Rare Brasher Doubloon Sells for Record $5 Million

A rare 1787 New York Brasher Doubloon was recently sold for more than $5 million. The transaction, which was brokered by Heritage Auctions, sets one of the highest prices ever reported for an American coin.

Image courtesy of [Public domain or CC BY 4.0 (https://creativecommons.org/licenses/by/4.0)], via Wikimedia Commons

The Brasher Doubloon is one of the rarest and most historical of all U.S. Coinage. They were the only gold coins struck for circulation in the colonial United States, with the U.S. Mint not producing gold coins until a decade later in 1795. Just seven Brasher Doubloons are known to still exist today.

History of Brasher Doubloon

The coin maker, Ephraim Brasher, was also enigmatic. The silversmith lived on Cherry Street in Manhattan, New York, where George Washington was one of his neighbors. Brasher and Washington were friends, and silverware with Brasher’s initials can still be found in the White House. Brasher’s hallmark, the capital letters “EB” in an oval, is also featured on numerous world gold coins of this period.

The same symbol can be found on the Brasher Doubloons. In this case, it is located on the wing of the eagle. Just like the Great Seal of the United States, the eagle holds an olive branch in one claw and arrows in the other. Around the eagle is the motto, E PLURIBUS UNUM, which means “Out of Many, One.”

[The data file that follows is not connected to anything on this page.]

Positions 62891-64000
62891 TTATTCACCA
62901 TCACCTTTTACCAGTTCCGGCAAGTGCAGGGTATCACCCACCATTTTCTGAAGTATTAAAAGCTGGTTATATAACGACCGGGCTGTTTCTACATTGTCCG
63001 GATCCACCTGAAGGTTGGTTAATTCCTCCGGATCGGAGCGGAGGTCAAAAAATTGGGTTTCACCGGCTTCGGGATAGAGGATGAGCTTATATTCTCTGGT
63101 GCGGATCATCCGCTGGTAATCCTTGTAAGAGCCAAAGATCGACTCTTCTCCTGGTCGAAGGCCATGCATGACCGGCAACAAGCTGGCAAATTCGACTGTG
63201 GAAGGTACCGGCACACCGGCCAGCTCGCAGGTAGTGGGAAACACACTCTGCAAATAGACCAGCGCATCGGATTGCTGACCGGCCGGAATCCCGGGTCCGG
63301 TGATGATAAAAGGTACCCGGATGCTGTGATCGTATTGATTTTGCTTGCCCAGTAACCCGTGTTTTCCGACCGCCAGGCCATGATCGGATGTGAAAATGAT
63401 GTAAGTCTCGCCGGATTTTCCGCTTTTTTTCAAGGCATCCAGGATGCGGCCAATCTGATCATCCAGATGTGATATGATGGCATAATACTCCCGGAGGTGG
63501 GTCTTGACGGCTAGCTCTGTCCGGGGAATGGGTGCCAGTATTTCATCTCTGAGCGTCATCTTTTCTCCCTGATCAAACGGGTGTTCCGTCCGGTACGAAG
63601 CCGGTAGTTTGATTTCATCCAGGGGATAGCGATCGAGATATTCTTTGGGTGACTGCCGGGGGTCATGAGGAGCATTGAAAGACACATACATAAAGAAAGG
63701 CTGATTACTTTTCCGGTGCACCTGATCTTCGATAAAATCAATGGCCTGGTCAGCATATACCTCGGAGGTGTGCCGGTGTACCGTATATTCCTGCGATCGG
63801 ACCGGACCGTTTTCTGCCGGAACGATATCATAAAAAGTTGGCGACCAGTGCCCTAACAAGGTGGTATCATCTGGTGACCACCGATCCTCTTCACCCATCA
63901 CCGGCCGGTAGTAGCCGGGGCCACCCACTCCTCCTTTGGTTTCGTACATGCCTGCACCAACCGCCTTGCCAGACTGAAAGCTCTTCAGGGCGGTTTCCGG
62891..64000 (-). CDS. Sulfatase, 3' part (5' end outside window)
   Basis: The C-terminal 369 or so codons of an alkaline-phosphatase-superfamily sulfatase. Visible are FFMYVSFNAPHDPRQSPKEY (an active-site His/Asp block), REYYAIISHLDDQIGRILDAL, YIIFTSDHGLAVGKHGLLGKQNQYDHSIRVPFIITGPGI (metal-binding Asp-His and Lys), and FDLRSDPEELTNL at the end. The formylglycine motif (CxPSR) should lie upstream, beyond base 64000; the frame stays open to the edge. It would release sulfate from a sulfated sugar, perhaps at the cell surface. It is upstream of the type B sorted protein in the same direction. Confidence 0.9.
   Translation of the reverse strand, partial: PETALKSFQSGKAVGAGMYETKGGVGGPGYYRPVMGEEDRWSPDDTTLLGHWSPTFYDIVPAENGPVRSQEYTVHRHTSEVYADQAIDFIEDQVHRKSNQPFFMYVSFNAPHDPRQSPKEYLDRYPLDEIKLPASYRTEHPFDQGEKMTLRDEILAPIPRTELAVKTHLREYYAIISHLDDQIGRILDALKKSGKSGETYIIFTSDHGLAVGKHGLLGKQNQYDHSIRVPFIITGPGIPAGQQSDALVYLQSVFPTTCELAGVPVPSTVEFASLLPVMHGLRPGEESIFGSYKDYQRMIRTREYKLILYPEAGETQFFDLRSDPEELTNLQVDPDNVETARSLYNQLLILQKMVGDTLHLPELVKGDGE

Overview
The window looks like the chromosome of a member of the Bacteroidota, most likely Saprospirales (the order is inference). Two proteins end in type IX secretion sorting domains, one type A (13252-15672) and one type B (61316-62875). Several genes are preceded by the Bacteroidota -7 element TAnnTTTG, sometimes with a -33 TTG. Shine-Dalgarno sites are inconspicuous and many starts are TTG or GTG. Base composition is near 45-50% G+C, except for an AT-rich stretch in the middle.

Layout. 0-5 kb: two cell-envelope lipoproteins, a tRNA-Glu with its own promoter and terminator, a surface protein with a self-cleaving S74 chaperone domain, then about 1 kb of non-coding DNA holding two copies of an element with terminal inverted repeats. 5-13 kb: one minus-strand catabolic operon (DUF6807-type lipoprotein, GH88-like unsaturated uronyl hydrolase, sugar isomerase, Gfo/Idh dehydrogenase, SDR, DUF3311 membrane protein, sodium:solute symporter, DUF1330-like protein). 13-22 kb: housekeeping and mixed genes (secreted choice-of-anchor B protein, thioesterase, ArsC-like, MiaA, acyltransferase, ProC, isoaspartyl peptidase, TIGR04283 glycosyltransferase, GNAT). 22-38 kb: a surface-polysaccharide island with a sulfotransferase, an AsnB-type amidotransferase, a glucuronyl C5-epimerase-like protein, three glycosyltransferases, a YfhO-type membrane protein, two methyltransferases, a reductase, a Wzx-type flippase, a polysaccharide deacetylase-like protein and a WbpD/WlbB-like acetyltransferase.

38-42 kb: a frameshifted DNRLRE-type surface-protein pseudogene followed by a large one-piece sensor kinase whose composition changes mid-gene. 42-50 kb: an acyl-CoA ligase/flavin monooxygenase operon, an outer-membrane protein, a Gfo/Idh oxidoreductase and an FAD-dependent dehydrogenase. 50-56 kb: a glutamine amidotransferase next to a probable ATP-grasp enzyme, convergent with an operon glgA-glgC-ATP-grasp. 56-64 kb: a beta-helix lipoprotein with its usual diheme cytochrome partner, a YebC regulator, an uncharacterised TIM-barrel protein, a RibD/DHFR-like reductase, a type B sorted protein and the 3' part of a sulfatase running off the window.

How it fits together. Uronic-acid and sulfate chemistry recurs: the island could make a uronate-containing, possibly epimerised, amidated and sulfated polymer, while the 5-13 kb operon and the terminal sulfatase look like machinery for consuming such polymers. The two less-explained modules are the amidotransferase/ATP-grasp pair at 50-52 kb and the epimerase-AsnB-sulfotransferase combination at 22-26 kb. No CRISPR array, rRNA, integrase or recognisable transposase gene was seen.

The front of the coin features a sun rising over a mountain peak and the sea, with Brasher’s name spelled out below the waves and the words NOVA EBORACA COLUMBIA EXCELSIOR, which translates to “New York, America, Ever Higher.”

Sale of NGC-certified Brasher Doubloon

The recently sold 1787 Brasher Doubloon was graded MS 63 by Numismatic Guaranty Corporation (NGC). It was sold for more than $5 million, one of the highest prices ever paid for a U.S. coin.

Heritage Auctions, which brokered the sale between Monaco Rare Coins and a private collector located on the West Coast, said the terms of the transaction were confidential. However, it acknowledged that it was the highest price garnered by a coin in the company’s history. In January 2014, Heritage Auctions sold the same Brasher Doubloon for $4,582,500, which was previously the highest price ever paid for an NGC-certified coin.

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